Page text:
Tableside guac? You got it: Rosa Mexicano opening in West Hartford’s Blue Back Square

Rosa Mexicano — a restaurant chain known for its tableside guacamole preparation, frozen pomegranate margaritas and huge selection of agave-based spirits — will open Wednesday in West Hartford’s Blue Back Square, the CEO announced Monday.

The spot is at 51 Isham Road . across from the Cheesecake Factory. Bar Louie was in that location until it closed in 2020. Rosa Mexicano’s hours will be 11:30 a.m. to 10 p.m. Sunday to Thursday and 11:30 a.m. to 11 p.m. Friday and Saturday.

The Blue Back Square spot will become the 10th location, and the first in Connecticut, of the chain that originated in 1984 in New York City. “This is the perfect demographic for us,” CEO Jim Dunn said.

Other Rosa Mexicanos are in New Jersey, Pennsylvania, Massachusetts, Maryland, Virginia and New York. More locations in New York, Washington, D.C., and Rhode Island are in the works, Dunn said.

“For the last two years, we have focused on growing it out. The pandemic put that on hold,” Dunn said. “This is a 38-year-old brand with a fantastic history and a great following.”

The 6,000-square-feet West Hartford location, which will seat 276 in the dining areas and 40 at the bar, will have an enclosed patio.


Manuel Treviño, the vice president of culinary at Rosa Mexicano, learned to cook when he was 4 years old, growing up in a Mexican-American family in Laredo, Texas.

“My mother was a horrible cook,” he said. “I loved to eat and I got bored so quickly. I learned to cook out of necessity. I had fun cooking.”

Treviño went on to attend the (now-closed) New England Culinary Institute in Vermont, then spent 30 years in the restaurant industry.

In New York City, he worked at the legendary Le Cirque and worked for famed restaurateurs Mario Batali and Steve Hanson. He later competed on Season 4 of “Top Chef” and was a guest judge on “Hell’s Kitchen.”

He brought one recipe from his childhood to Rosa. “My Mexican rice lives on on our menu,” he said.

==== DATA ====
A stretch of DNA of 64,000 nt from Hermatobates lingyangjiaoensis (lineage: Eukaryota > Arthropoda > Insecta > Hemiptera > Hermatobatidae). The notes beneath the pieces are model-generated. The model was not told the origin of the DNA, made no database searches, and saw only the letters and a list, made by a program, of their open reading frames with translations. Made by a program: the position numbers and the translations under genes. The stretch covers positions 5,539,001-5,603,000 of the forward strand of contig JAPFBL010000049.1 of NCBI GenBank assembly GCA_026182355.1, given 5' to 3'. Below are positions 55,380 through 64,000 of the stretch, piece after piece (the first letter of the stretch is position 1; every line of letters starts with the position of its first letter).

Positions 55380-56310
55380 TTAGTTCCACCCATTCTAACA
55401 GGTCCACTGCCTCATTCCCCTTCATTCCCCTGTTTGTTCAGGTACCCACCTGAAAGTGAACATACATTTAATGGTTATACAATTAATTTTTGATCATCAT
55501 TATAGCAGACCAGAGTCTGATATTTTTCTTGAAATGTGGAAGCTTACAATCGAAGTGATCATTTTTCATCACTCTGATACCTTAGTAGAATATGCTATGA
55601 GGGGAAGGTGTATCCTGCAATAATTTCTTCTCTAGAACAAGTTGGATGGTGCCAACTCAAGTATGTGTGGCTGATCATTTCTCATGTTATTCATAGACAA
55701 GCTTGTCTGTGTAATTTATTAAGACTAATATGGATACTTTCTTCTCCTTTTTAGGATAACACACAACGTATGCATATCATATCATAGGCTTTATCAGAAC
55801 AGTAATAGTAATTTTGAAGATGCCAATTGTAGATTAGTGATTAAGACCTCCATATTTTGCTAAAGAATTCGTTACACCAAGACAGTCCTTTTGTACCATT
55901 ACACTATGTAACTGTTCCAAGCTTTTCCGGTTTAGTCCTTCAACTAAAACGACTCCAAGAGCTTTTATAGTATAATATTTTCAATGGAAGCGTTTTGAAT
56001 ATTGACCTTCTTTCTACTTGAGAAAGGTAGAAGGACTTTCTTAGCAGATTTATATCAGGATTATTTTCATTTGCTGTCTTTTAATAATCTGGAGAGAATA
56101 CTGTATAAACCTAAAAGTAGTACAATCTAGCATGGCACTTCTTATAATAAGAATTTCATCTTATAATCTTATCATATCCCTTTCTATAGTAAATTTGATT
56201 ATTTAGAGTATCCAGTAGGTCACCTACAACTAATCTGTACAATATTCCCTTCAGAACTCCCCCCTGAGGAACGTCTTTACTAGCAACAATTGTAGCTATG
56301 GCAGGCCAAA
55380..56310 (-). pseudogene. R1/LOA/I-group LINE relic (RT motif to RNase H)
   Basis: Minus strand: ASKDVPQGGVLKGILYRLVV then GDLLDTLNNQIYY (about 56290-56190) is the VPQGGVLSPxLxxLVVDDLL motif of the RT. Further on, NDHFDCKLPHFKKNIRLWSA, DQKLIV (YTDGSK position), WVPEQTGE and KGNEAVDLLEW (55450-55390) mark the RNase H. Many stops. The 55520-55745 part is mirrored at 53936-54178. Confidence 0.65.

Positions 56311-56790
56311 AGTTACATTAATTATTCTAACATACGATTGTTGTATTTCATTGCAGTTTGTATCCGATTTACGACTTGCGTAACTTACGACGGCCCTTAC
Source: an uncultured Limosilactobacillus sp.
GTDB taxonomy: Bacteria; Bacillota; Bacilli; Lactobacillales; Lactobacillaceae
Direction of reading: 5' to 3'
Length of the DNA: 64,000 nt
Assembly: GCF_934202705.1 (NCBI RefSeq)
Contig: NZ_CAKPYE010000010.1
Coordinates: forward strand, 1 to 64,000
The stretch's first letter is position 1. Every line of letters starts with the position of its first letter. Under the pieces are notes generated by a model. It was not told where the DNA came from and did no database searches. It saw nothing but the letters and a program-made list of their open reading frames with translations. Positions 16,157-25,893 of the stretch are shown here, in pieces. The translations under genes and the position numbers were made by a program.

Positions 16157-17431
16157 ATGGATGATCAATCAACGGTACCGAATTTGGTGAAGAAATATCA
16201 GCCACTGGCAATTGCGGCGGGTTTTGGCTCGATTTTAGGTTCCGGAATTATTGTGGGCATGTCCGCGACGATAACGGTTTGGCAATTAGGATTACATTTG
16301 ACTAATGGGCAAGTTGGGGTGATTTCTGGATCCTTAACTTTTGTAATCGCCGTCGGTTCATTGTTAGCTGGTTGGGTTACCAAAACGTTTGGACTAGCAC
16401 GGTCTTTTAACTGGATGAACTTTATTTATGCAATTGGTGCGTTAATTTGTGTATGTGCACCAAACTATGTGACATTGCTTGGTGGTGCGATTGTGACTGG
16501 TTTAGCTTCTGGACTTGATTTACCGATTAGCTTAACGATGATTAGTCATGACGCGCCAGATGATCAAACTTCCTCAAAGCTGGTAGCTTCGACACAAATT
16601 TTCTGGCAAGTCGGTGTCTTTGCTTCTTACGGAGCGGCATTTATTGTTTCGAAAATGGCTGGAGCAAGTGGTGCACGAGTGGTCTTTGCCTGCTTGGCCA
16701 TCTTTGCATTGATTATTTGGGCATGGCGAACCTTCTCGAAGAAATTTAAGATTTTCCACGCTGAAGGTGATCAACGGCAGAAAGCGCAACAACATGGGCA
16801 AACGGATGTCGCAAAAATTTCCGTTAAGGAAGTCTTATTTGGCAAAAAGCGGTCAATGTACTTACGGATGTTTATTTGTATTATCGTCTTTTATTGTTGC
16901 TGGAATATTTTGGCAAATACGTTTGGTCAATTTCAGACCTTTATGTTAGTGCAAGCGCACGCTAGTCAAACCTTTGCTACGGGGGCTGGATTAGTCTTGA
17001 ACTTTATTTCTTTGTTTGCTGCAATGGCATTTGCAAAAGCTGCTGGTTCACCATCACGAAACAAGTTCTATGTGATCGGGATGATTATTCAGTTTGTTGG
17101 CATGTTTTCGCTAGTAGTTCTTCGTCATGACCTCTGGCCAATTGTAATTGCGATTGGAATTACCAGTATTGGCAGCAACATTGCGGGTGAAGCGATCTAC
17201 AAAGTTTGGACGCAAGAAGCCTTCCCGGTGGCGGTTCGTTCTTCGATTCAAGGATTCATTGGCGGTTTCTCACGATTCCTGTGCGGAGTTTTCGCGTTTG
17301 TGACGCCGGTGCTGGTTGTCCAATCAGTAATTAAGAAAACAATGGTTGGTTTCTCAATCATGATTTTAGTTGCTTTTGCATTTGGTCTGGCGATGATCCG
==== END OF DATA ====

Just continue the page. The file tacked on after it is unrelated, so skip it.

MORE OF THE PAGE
The signature guacamole is $15, $28 for a double, and can be topped off with pineapple pico de gallo ($4), bacon-cotija ($5) and lump crab meat ($9). A flight of guac flavors is available for $24.

Dunn said the guacamole always has been a major draw for the chain. “About 92% of the tables get the guacamole,” he said.

Starters, for $9 to $16, include shrimp in chile de arbol sauce, black bean empanadas, nachos, flautas, tortilla soup, quesadillas, queso with chips, Caesar salad and chopped salad. Ceviche — in shrimp, tuna or salmon — is $14 to $16, with a flight for $24.

Main dishes are a half chicken ($25), tampiquena ($28), salmon ($25), pork shank ($24), carnitas ($23), chile relleno ($20), mushroom huarache ($23), shrimp and chorizo over noodles ($26) and a ribeye steak ($48). Parrilladas, a mixed-grill, is $64 for two people, $119 for four and $169 for six.

Tacos, three per order, range from $12 to $19, in ahi tuna, shrimp, chicken, New York strip, mushroom, duck, cheese, carnitas and birria. Enchiladas, two per order, range from $19 to $24, in duck, chicken, beef, mushroom and cheese. A flight of three enchiladas is $29.

A smaller lunch menu offers many of the same options. See more at

Susan Dunne can be reached at